ILLEGAL loggers operating between the Tanzania and Mozambique border have been put on notice, following implementation of an agreement signed between the two governments to beef up measures against illegal cross-border timber trade.
A memorandum of understanding (MoU) between forest agencies of the two countries signed in April, 2012 outlines cooperative measures to help improve the management of critical natural resources, such as forests and wildlife, in the two countries and to increase the economic and livelihood benefits that such resources bring to the communities.
The memorandum is now in operation with specific measures being put in place for implementation over the next one year.
Speaking during a workshop held in Dar es Salaam recently to mark the start of implementing the MoU, Assistant Director of Policy and Planning in the Ministry of Natural Resources and Tourism, Mrs Bertha Nyange, noted that the MoU's operation was timely, considering that both countries continued to face challenges in finding appropriate ways to combat illegal activities in the forest sector.
"As we are all aware, the management of trans-boundary forest resources between two countries is facing a lot of challenges, such as illegal trafficking of forest products resulting in loss of revenue, flora and fauna, including biodiversity and ecosystem degradation," she said.
The MoU between the National Directorate of Land and Forests of Mozambique (DNTF) and the Forestry and Beekeeping Division (FBD) of Tanzania (now Tanzania Forest Service Agency) outlines cooperative measures to help improve the management of critical natural resources such as forests and wildlife in the two countries and to increase the economic and livelihood benefits that such resources bring to the communities.
Speaking at the same workshop, the Chief Executive of Tanzania Forest Services Agency (TFS), Mr Juma Mgoo, noted that implementation of the MOU would, over the next oneyear, focus on trans-boundary collaboration on law enforcement to reduce illegal trade in forest resources such as timber.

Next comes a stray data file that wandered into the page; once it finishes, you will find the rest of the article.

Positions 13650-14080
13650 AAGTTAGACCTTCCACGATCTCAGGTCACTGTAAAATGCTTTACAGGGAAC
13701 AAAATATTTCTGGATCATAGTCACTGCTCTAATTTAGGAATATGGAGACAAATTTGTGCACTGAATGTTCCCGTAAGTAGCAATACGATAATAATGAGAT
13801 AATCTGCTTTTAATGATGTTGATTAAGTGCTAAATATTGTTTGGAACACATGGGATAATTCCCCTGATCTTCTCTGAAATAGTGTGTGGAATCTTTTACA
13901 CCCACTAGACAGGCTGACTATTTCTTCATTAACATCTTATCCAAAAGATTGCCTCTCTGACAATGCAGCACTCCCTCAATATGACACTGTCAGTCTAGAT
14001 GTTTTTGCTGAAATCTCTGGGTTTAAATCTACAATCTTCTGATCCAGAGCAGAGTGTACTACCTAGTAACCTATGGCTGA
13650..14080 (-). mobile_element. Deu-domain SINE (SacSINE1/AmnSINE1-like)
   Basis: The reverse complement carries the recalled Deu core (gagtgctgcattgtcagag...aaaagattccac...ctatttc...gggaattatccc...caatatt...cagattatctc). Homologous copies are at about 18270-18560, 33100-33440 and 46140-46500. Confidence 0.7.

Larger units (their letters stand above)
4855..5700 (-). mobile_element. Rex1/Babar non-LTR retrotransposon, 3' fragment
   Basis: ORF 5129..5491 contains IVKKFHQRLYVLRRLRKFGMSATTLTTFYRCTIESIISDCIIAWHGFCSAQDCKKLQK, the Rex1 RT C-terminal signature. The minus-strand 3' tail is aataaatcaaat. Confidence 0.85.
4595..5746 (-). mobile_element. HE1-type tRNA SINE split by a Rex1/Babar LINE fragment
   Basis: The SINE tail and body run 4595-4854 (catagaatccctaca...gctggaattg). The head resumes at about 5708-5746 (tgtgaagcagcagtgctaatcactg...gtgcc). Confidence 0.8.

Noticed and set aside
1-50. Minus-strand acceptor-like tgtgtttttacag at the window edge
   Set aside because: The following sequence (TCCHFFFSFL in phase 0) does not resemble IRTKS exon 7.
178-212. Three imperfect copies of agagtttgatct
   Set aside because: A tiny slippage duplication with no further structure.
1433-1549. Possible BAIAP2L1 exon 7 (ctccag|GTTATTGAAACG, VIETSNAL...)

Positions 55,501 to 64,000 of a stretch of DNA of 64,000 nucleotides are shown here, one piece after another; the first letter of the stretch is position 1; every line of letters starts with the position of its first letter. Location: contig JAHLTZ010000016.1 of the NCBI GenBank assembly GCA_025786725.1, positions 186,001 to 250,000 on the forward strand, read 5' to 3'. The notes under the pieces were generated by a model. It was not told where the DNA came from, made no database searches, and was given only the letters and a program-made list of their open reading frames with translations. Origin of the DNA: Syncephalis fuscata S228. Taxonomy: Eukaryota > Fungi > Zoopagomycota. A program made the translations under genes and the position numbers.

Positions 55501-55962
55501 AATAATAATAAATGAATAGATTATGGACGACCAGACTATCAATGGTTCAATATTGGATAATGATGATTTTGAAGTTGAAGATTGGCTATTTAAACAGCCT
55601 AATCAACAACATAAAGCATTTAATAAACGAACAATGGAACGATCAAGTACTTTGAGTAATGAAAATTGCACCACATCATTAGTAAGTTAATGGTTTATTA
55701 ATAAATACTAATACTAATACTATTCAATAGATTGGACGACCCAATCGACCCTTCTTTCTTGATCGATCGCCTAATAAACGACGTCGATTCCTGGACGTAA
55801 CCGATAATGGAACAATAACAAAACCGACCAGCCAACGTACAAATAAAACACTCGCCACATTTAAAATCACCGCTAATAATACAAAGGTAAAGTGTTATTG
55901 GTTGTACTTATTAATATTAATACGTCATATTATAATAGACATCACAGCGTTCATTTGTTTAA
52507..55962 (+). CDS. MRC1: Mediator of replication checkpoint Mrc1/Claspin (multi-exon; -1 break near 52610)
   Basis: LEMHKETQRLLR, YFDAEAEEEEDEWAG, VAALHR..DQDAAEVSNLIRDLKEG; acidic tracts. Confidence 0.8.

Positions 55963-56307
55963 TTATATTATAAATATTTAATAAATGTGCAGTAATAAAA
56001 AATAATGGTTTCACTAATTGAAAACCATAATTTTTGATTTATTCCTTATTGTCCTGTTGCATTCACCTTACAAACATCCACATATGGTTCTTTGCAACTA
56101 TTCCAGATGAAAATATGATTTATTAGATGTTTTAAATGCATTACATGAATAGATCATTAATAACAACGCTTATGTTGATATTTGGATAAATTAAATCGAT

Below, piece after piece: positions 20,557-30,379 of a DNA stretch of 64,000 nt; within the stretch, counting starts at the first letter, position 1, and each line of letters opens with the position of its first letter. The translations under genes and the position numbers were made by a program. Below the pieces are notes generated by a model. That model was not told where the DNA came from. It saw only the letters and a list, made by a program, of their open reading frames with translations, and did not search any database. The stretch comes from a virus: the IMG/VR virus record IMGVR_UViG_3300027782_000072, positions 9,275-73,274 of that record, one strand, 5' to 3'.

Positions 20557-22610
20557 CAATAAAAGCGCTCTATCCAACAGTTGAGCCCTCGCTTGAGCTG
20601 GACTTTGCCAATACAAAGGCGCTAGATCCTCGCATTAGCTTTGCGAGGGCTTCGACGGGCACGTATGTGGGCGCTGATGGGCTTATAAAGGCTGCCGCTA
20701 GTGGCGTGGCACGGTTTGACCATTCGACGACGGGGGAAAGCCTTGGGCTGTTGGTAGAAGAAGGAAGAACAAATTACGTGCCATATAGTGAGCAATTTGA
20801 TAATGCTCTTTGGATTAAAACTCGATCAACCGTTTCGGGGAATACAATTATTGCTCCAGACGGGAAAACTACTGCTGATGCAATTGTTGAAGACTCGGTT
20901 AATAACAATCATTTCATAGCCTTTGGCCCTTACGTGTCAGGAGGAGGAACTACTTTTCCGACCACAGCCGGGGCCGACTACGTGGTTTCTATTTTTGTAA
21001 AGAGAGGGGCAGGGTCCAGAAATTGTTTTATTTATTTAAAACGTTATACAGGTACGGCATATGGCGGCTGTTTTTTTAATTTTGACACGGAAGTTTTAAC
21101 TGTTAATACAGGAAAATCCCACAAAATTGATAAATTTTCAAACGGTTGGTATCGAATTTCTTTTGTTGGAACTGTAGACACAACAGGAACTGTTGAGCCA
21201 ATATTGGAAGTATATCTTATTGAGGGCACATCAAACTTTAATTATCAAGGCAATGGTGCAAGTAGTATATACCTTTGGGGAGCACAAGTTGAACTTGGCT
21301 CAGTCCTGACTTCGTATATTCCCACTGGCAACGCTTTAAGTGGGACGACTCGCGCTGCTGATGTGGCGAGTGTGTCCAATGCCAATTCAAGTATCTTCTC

"We are focusing on ensuring that we carry out law enforcement jointly and exchange information on trade and harvesting operations between both countries.
The purpose of this is to ensure that there is compliance on both sides where traders in Tanzania and Mozambique comply with our laws and regulations regarding the management and utilisation of forest resources so that they are not depleted.
This is the beginning and we hope that in five years all the areas identified in the MoU will be fully implemented," said Mr Mgoo For his part, the National Director of Land and Forests (DNTF) of Mozambique, Mr. Simao Joaquim, noted that implementation of the MoU would help manage forest resources of both countries in a sustainable manner.
"This MoU is our part of effort to manage our forest resources in a more sustainable manner, together with our counterparts in Tanzania. We have together agreed to put in place joint operations in law enforcement and to exchange relevant information on the process of export and exploration in both countries over the next one year. We expect that local communities will continue to participate and commit themselves to our efforts of law enforcement.
Communities will report to us who are carrying out illegal activity in our forests and therefore participate in the process of implementing this MoU," said Mr. Joaquim.
The coordinated efforts between Mozambique and Tanzania are expected to bring about significant strides in the management of forests, thereby increasing benefits to the population of the two countries.
According to recent findings of a rapid assessment of illegal timber trade across the Ruvuma River on the Tanzania-Mozambique border by TRAFFIC and WWF, Tanzania alone is losing an estimated 6.8bn/- (US$ 4.2 million) every year from illegal practices in the forestry sector from just the three southern districts of Masasi, Tunduru and Nanyumbu.
The study further notes that businesspeople are using fraudulent documents, eg. registration, permits and licence documents at the border, to allow them to pass through official checkpoints and bring timber to the Tanzanian market.
The documents are written in Portuguese, which is not understood by most Tanzanian officials. Implementation of the MoU is expected to help stem illegal timber trade and protect forests in Tanzania and Mozambique from heavy biodiversity-related losses.
The Forest Programme Coordinator for WWF in Tanzania, Isaac Malugu, noted that implementation of the agreement couldn't have come at a better time, adding that it will help both governments recapture the benefits lost to illegal trade in forest products in Tanzania and Mozambique